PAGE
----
The artist rendering above shows two massive stars getting a bit too cozy. The pair are located in the middle of the planetary nebula, Henize 2-428. The two stars are expected to slowly get closer to one another. Keyword here is slowly. They are not expected to merge together for another 700 million years. But, when they do – look out. The pair of stars will have enough material to cause an impressive supernova explosion.
Miguel Santander-Garcia led a team of astronomers in the discovery of the two white dwarf stars. The discovery was actually a bit of an accident. Miguel’s team was trying to figure out how some stars create weirdly shaped nebulae. One of the nebulae they observed was Henize 2-428.
“When we looked at this object’s central star with ESO’s Very Large Telescope, we found not just one but a pair of stars at the heart of this strangely lopsided glowing cloud,” says co-author Henri Boffin from ESO.
Follow up observations with telescopes in the Canary Islands showed the two white dwarf stars will ultimately merge and cause a massive supernova explosion.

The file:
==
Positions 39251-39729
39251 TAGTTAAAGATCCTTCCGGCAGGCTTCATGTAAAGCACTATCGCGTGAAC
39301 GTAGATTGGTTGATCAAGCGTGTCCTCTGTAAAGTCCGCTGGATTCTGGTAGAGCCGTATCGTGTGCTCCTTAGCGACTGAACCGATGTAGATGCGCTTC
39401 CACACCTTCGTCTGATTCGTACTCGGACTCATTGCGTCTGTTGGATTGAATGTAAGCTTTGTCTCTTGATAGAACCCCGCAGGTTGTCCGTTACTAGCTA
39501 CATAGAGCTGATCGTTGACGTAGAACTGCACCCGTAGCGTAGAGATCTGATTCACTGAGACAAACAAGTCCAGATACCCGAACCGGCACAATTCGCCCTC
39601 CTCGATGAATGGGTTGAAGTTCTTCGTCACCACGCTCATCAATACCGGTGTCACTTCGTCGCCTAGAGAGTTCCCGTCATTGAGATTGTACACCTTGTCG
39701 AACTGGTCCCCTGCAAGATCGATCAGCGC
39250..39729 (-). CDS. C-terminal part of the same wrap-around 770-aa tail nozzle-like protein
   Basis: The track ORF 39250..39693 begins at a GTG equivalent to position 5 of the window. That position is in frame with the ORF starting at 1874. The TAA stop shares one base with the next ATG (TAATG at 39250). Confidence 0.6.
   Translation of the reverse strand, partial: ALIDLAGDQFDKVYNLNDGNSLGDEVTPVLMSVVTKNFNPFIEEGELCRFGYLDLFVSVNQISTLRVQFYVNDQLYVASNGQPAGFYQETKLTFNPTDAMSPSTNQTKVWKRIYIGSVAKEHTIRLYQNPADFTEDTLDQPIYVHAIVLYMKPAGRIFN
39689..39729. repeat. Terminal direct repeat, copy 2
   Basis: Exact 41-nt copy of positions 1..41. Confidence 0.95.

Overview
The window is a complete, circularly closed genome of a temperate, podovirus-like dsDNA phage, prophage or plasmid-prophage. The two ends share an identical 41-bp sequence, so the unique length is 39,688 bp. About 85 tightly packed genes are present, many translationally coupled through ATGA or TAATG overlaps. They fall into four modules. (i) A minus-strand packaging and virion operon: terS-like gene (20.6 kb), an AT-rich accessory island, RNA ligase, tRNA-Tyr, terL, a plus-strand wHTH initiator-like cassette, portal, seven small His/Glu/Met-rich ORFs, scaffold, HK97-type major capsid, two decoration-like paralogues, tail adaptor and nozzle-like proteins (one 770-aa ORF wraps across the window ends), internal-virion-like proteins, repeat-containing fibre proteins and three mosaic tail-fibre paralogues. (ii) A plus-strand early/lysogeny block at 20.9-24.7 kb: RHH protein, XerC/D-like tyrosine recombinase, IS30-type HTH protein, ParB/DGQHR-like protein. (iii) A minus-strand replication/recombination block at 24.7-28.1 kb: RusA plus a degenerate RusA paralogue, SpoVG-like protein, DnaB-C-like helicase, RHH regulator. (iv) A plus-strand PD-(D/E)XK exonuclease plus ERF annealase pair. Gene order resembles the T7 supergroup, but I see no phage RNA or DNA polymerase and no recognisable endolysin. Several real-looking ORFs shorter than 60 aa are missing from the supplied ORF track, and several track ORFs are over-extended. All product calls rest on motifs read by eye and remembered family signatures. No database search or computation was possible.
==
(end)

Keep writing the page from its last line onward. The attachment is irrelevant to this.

Each of the white dwarfs has a mass slightly less than our own Sun. Mass is key here for the inevitable supernova explosion. According to the Chandrasekhar limit, a white dwarf star’s mass cannot exceed about 1.4 times the mass of the Sun. Anything higher than that and the star cannot support itself against gravitational collapse.
Once the two white dwarf stars merge, its mass will exceed the 1.4 times figure. After that the star will start to contract, causing massive spikes in temperature and nuclear reactions. This ends with a massive explosion that blows the star apart.
Check out the video below to see what it will look like when the two stars merge.
“Until now, the formation of supernovae Type Ia by the merging of two white dwarfs was purely theoretical,” explains David Jones, another study coauthor. “The pair of stars in Henize 2-428 is the real thing!”
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